View Full Version : The Ordo Morde needs your critique/help!

12-26-2015, 11:35 AM
Hey guys, I was lettering the first two pages of my new comic and I want to make it as perfect as can be before I ship it off to Heavy Metal Magazine. I was wondering what you guys thought of the lettering job I did. Placement, colors, style, etc. Anything would be appreciated. Please only critique the lettering or writing though, I'm not going to send the art back :p



Art by the talented SickJoe: http://sickjoe.deviantart.com/

Steve Colle
12-27-2015, 12:10 AM
Ferretti, I'm going to comment on both the writing and the lettering in my comments, as you've opened up that opportunity. Given the fact that you won't be redoing any artwork, let's see what can be done to make what you have stronger.

First, the writing:

I don't know what your story is about beyond what's happening in these two pages, but I'll give you my thoughts based on what I'm seeing.

I think the intention of what your character is saying vs. the effectiveness of how it's being said is a bit of a problem. I'm understanding that your character has been affected by death (single or plural) and that he's determined to turn off his emotions to get past it in order to effectively do his job, but waxing poetic can detract from the story you're trying to convey.

Instead of doing this, take the opportunity to tell your character's story and lead it into this current situation. Why is he on the trail of these people? Is it his job or is it more personal? Give some backstory through his captioned thoughts, some exposition to clarify for the reader what is happening and what has led to this moment. Bring the reader up to speed through your character's words. Realize that exposition doesn't need to be an information dump, but something that can, piece by piece, divulge some previous knowledge integral to your reader's understanding and enjoyment.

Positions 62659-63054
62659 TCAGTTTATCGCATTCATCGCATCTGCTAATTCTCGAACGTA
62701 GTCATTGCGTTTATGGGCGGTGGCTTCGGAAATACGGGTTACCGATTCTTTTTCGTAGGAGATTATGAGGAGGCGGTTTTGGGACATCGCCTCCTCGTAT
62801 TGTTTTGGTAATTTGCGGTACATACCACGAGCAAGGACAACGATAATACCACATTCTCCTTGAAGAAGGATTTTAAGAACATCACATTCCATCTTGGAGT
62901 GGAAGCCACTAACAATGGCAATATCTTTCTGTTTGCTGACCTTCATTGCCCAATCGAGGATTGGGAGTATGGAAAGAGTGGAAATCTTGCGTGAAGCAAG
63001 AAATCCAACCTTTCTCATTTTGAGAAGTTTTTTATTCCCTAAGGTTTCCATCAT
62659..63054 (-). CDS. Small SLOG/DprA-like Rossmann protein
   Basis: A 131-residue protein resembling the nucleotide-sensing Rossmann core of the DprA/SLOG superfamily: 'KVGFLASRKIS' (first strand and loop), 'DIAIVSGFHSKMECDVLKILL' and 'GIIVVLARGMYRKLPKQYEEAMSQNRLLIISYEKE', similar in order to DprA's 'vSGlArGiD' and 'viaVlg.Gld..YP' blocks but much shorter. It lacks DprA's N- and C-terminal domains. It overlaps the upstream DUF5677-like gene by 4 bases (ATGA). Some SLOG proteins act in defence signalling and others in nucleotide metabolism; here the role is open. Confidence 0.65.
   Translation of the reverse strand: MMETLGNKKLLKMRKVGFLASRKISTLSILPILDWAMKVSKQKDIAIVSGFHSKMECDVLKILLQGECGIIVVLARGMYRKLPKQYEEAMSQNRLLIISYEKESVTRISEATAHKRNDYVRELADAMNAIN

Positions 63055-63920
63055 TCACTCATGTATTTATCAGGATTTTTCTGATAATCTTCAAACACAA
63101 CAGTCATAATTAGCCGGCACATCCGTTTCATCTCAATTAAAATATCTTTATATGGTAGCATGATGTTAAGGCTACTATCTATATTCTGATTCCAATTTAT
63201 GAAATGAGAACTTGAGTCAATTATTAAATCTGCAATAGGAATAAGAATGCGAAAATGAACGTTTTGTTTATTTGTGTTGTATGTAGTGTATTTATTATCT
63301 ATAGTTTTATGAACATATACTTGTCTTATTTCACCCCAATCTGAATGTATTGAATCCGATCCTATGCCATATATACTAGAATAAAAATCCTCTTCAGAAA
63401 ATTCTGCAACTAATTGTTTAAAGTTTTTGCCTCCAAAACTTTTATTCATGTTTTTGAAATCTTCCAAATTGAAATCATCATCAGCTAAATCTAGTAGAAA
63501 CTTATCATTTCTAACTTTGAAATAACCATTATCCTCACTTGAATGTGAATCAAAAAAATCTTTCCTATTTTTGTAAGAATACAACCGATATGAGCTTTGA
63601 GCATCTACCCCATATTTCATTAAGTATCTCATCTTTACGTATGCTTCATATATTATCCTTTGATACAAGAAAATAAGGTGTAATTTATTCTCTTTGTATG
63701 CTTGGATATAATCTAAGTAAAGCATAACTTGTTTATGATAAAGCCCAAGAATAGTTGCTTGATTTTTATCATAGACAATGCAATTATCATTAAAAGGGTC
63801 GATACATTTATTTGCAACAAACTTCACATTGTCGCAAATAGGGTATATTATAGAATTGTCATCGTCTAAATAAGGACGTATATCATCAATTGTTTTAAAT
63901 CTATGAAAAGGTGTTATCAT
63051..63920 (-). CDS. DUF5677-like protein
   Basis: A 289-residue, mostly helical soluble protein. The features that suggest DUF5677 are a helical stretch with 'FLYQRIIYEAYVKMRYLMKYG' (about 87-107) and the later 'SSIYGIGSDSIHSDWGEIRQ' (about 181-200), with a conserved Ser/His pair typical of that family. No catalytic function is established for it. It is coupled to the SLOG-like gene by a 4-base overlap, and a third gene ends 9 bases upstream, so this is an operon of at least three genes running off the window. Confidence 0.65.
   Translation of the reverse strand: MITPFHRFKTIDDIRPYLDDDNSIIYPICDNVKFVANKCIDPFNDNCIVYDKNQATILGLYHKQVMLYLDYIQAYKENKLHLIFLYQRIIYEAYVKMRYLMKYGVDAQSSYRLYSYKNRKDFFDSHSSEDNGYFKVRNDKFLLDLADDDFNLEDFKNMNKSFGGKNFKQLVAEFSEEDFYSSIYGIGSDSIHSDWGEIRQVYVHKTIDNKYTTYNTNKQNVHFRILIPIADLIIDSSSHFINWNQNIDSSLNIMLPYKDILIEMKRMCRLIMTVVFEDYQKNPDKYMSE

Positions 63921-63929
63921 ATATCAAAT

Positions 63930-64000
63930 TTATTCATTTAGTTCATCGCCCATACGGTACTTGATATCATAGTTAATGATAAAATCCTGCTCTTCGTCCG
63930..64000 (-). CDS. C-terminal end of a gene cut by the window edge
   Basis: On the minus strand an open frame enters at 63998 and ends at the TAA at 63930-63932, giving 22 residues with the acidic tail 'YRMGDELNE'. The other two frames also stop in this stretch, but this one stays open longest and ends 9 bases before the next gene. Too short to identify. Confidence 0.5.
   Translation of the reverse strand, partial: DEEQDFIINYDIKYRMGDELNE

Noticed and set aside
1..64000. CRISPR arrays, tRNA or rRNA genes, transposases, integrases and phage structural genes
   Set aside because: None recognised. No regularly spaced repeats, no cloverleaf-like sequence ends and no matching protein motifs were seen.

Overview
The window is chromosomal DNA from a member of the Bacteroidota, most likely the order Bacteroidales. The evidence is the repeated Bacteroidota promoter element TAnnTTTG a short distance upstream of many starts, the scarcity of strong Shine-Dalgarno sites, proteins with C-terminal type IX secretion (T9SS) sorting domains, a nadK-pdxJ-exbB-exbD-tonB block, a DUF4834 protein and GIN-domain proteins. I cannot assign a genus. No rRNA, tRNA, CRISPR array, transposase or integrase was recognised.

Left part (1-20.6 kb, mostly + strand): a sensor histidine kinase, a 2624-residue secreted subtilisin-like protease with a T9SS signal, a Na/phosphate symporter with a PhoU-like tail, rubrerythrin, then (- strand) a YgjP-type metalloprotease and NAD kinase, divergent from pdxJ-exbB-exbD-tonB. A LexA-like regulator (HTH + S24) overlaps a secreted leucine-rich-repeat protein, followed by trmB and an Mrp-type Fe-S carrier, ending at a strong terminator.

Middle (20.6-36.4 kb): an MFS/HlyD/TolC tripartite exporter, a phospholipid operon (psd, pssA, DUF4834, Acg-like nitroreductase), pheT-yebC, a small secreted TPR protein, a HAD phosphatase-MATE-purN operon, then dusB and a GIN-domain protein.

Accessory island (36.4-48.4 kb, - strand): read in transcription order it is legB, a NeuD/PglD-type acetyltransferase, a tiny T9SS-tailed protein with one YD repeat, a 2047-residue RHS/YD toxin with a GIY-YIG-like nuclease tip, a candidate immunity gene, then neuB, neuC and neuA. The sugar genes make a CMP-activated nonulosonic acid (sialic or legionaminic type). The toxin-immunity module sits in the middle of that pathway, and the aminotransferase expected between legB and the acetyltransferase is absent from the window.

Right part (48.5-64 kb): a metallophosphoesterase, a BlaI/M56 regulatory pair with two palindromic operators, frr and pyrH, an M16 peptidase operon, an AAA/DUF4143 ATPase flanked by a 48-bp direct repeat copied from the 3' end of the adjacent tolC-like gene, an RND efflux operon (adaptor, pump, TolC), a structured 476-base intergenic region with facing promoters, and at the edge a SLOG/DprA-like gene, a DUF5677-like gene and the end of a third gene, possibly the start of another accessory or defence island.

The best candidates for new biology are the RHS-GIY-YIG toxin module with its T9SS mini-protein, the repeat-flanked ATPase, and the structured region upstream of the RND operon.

With this said, the use of "Death is a tough pill to swallow" still works well as an opening statement and helps to set up how he talks and gives a glimpse of his personality. However, elaborate upon it with situational details instead of wasting valuable storytelling space with self-banter that doesn't move the story forward.

I'm getting the impression that this is personal for him given his level of distractedness and how quickly he is attacked (oddly enough, not from the character he has his back to, but rather from the one he is facing). As an aside, the pacing is off in these pages as the last panel of Page One should have stopped at where he tells them to "respect the badge!" (which almost sounds comedic, unfortunately). The retaliation/attack shouldn't have happened until the reader turned the page. This would have left his command as the "what-will-happen-next" hook.

I suggest you go back and do some rewriting to work with the visuals you have.

As for the lettering:

- Don't round off the caption boxes. There's a time and place for this look, but this isn't it. Consider also that the character is firm, rigid, and authoritative, not to mention an apparent cyborg. Rounded corners on the captions goes against that message.

- Keep ample distance in your caption boxes and balloons so the letters don't get too close to the border.